Imágenes de páginas

SECT. 4.

As to subsect. (2) (b), which reproduces the effect of §§ 1-3 of the Marine Insurance Act, 1745 (19 Geo. 2, c. 37), set out post, p. 133, the following points may be noted:

(1.) The statute is confined in terms to British ships, and goods and effects laden thereon. Therefore a p.p.i. policy on a foreign ship is not illegal if, as a fact, the insurer has a lawful interest and can prove it. As, however, such a policy bears the mark of wagering on the face of it, the Lords' Select Committee thought that the provision should be generalized.

(2.) The statute speaks of ships, and goods and effects laden thereon. But a wide construction has been put on these terms, and the scope of the Act has been extended to policies on profits, and commission on ships and goods, effected, "without benefit of salvage." 1

(3.) The scope of the Act is not confined to the exact terms prohibited. Any similar terms avoid the policy. Thus a policy on cash advances, "full interest admitted," is void.2

(4.) A distinction must be drawn between p.p.i. policies and policies" without benefit of salvage," that is to say, in modern language, "without benefit of abandonment." The nature of an insurance may be such that, in case of loss, there could be nothing to abandon to the insurer, and it seems that such a policy may lawfully be effected "without benefit of salvage." Nine judges, in giving their opinion to the House of Lords in Lucena v. Crauford,3 say that the 19 Geo. 2, c. 37," which prohibited insurances without benefit of salvage, was not to be understood as prohibiting the insurance of things not capable of salvage, but only as prohibiting the insertion of a clause to that effect in a policy upon things which were capable of salvage." Reinsurance seems to be a case in point. See § 63 (10), post.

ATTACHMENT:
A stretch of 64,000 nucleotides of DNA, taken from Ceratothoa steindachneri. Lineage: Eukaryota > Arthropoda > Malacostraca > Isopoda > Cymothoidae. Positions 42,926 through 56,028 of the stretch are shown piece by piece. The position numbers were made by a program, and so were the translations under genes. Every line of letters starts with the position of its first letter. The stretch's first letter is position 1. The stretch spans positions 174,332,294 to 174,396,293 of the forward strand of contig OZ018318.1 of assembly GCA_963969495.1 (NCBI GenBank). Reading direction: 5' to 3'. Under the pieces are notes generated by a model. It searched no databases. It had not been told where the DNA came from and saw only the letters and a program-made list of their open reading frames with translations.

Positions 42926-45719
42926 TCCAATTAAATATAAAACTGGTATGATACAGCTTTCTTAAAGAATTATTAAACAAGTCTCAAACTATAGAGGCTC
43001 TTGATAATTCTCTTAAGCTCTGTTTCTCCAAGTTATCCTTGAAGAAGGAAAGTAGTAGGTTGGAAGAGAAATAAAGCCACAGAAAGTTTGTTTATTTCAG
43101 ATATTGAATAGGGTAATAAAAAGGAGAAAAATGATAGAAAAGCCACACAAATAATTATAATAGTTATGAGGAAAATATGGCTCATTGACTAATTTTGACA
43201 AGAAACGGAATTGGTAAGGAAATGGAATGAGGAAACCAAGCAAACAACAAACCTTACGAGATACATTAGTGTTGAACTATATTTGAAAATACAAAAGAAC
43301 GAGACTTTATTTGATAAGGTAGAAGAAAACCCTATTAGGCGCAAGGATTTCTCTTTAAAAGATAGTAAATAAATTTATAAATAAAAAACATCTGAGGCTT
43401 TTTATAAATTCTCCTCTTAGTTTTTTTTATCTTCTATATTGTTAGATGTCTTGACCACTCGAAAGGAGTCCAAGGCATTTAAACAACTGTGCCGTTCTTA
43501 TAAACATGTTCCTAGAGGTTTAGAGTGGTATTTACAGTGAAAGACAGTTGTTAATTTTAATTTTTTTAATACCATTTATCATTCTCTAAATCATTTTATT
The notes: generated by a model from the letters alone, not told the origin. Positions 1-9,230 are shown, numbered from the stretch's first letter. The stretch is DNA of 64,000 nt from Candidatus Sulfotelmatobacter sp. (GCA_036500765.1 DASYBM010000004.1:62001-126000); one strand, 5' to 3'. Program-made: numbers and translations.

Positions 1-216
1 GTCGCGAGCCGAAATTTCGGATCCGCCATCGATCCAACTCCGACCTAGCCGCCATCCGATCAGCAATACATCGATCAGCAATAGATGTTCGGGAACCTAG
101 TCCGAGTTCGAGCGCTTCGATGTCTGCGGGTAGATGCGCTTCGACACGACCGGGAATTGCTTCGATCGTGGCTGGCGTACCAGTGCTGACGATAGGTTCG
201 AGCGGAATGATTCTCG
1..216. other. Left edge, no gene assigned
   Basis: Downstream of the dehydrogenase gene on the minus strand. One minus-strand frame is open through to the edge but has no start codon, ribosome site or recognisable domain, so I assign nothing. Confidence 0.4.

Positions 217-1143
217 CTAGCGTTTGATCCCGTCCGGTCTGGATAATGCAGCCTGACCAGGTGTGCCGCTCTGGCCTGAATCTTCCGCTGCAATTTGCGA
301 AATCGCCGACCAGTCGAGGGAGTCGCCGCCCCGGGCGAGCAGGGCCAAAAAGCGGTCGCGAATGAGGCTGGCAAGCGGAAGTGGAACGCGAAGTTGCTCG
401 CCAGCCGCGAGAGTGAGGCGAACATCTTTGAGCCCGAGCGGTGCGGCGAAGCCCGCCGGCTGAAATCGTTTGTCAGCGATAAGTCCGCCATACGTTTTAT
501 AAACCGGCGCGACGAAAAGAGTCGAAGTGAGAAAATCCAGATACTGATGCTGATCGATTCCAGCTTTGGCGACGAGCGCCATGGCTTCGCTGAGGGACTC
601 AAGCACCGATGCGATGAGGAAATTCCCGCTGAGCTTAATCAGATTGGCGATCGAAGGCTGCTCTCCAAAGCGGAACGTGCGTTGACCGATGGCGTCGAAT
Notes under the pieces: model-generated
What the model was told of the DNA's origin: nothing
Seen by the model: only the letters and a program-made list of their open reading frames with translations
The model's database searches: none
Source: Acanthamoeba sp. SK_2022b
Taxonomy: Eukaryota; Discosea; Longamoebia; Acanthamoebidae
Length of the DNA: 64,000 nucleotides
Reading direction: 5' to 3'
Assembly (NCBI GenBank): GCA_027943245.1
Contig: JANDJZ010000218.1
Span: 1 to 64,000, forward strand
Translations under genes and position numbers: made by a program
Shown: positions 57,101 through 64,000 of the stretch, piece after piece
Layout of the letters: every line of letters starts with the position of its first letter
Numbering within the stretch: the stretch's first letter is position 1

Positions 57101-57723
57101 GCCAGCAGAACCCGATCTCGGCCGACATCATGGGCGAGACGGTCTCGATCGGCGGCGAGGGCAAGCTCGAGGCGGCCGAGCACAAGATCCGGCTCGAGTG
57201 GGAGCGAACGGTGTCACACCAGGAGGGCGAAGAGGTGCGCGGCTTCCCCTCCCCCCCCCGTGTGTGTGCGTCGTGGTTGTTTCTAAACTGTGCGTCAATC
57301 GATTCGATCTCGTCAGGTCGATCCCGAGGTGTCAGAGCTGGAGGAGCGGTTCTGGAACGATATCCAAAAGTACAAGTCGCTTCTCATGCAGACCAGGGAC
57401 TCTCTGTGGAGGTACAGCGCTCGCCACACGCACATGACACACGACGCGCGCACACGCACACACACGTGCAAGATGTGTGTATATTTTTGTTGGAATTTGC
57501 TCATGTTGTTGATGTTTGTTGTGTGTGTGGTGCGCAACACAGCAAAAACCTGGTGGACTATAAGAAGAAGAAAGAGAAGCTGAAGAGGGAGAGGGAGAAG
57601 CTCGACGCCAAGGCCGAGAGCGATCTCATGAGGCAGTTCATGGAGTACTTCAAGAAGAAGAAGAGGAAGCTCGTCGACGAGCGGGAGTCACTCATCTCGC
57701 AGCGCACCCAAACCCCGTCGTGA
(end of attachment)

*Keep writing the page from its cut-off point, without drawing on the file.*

(5.) The statute further contains two more or less obsolete exceptions, viz. policies on privateers, and policies on ships in the Spanish trade.

(6.) The statute does not extend to Ireland.1

(7.) It is an open question whether an honour policy (e.g. a p.p.i. policy on disbursements) can constitute a breach of a warranty to keep a certain proportion of the value of a ship uninsured.5

1 De Mattos v. North (1868), L. R. 3 Ex. 185; Allkins v. Jupe (1877), 2 C. P. D. 375; see at p. 388 as to possibility of salvage in such a case. Berridge v. Man on Ins. Co. (1887), 18 Q. B. D. 346, C. A; see, too, Gedge v. Royal Exchange (1900), 2 Q. B. 214.


3 Lucena v. Crauford (1806), 2 B. & P. at p. 310; 6 R. R. at p. 694. Keith v. Protector Mar. Ins. Co. (1882), 10 L. R. Ir. 51.

5 Roddick v. Indemnity Mar. Ins. Co. (1895), 2 Q. B. 380, C. A.

§ 5.—(1.) Subject to the provisions of this Digest, SECT. 5. every person has an insurable interest who, at the time Insurable of loss, is interested in a marine adventure.1